Farm Share starts this Thursday!

IMG_1902The first farm shares will be distributed this Thursday!  I’ve included 3 recipes at the bottom of this post for using what is in the share.

Such an exciting time on the farm.  Everything is growing fast and loving all that compost.  The lilacs are finally out and the birds are having little ones, or banging loudly on the metal mailbox.  Hundreds of little birds singing and swerving around like mini-fighter pilots!  It smells great, sounds great, and I’m sure there’s lots of action under the soil surface too.

Some housekeeping… I have just updated the website with pick up times in Bedford (5-8pm), Fleming Heights (4-7pm) and Seaforth will likely start around 2pm.

The hens have just started to lay a couple of weeks ago.  That means most of the eggs are small and some are way big.  They will even out soon and we’ll have ‘normal’ sized eggs in a couple of weeks.  Please be patient with the hens.  They are so giving and they are trying their best.  They are doing a great job weeding the raspberries too.  IMG_1924

I went out and took a few photos this morning:IMG_1910



Dakota really has a way with baby plants


We’re trying closely spaced tomatoes this year, based on a recommendation from an ACORN workshop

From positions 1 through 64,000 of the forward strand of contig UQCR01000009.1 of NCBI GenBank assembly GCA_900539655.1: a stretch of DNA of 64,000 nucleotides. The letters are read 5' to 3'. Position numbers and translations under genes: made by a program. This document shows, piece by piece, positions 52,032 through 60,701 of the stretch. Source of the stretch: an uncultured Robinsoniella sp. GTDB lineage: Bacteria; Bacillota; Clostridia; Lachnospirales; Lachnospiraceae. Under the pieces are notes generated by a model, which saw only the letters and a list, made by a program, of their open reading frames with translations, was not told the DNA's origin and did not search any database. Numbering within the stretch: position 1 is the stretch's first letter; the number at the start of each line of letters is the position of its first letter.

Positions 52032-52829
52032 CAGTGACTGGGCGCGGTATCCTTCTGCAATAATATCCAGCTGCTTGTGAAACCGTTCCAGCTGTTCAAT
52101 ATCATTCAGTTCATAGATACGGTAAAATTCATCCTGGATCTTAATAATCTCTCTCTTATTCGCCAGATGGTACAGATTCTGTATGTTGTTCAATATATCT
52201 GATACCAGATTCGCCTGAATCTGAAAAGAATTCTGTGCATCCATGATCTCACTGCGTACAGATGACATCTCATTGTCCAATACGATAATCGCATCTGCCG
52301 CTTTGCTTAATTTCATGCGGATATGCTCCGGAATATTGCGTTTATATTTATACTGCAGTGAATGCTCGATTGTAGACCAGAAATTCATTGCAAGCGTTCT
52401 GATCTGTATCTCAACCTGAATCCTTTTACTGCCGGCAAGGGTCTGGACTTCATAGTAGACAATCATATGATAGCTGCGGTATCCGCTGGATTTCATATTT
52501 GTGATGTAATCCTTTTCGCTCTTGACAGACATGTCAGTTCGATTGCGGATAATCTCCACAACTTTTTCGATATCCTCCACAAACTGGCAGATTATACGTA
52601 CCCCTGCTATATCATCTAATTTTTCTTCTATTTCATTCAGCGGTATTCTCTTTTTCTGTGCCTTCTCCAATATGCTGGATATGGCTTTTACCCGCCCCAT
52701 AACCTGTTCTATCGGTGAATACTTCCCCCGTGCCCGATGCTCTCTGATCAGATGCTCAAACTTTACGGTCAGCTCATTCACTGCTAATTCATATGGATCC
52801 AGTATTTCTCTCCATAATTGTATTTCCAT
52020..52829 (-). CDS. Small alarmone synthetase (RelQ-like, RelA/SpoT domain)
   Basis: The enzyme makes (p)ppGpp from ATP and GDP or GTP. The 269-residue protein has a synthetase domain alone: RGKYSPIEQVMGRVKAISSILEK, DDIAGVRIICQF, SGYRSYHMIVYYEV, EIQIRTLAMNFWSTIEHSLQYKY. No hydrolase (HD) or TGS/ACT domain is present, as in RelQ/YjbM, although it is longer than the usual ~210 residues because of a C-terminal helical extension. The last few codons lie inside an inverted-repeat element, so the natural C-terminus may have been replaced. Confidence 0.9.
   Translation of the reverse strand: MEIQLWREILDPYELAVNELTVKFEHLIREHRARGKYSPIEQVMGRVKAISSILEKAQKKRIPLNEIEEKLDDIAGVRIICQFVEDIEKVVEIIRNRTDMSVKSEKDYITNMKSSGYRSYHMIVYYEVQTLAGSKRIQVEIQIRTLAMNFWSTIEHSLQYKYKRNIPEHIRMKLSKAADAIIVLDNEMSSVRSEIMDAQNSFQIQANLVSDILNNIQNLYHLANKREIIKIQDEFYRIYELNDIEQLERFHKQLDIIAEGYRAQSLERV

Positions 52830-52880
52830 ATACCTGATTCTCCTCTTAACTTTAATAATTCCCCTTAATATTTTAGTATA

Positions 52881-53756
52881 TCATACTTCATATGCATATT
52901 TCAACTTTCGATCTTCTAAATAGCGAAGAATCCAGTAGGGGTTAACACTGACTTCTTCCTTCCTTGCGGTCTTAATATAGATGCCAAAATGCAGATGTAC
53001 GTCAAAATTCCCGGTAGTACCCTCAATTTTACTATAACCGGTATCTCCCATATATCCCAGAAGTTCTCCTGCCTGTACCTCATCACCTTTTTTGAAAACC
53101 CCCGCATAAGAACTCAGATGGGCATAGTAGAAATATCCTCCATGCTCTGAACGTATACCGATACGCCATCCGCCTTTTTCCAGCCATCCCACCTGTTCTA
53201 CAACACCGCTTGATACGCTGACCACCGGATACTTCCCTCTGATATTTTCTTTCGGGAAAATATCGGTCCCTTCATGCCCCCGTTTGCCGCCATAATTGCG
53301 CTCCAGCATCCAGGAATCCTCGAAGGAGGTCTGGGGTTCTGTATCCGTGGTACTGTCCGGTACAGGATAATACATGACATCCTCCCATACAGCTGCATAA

Rhubarb snacking cake (rhubarb, eggs)

From Smitten Kitchen

1 1/4 pound (565 grams) rhubarb, trimmed and cut into 1/2-inch lengths on the diagonal
1 1/3 cup (265 grams) granulated sugar, divided
1 tablespoon lemon juice (psst, skip ahead and zest it for the cake before you cut it)
1/2 cup (1 stick, 4 ounces or 115 grams) unsalted butter, softened
1/2 teaspoon finely grated lemon zest
2 large eggs
1 1/3 cups (165 grams) all-purpose flour
1 teaspoon baking powder
3/4 teaspoon table salt
1/4 teaspoon ground ginger
1/3 cup (80 grams) sour cream

1 cup (125 grams) all-purpose flour
1/4 cup (50 grams) light brown sugar
1/8 teaspoon table salt
1/4 teaspoon ground cinnamon
4 tablespoons (1/2 stick, 2 ounces, or 55 grams) unsalted butter, melted

Make the cake: Preheat your oven to 350°F. Coat the bottom and sides of a 9×13-inch baking pan with butter or a nonstick cooking spray, then line the bottom with parchment paper, extending the lengths up two sides. (It will look like a sling). Stir together rhubarb, lemon juice and 2/3 cup sugar and set aside. Beat butter, remaining sugar and lemon zest with an electric mixer until light and fluffy. Add eggs, one at at time, scraping down the sides after each addition. Whisk together flour, baking powder, 3/4 teaspoon table salt and ground ginger together in a small bowl. Add one-third of this mixture to the batter, mixing until just combined. Continue, adding half the sour cream, the second third of the flour mixture, the remaining sour cream, and then the remaining flour mixture, mixing between each addition until just combined.

Dollop batter over prepared pan, then use a spatula — offset, if you have one, makes this easiest — to spread the cake into an even, thin layer. Pour the rhubarb mixture over the cake, spreading it into an even layer (most pieces should fit in a tight, single layer).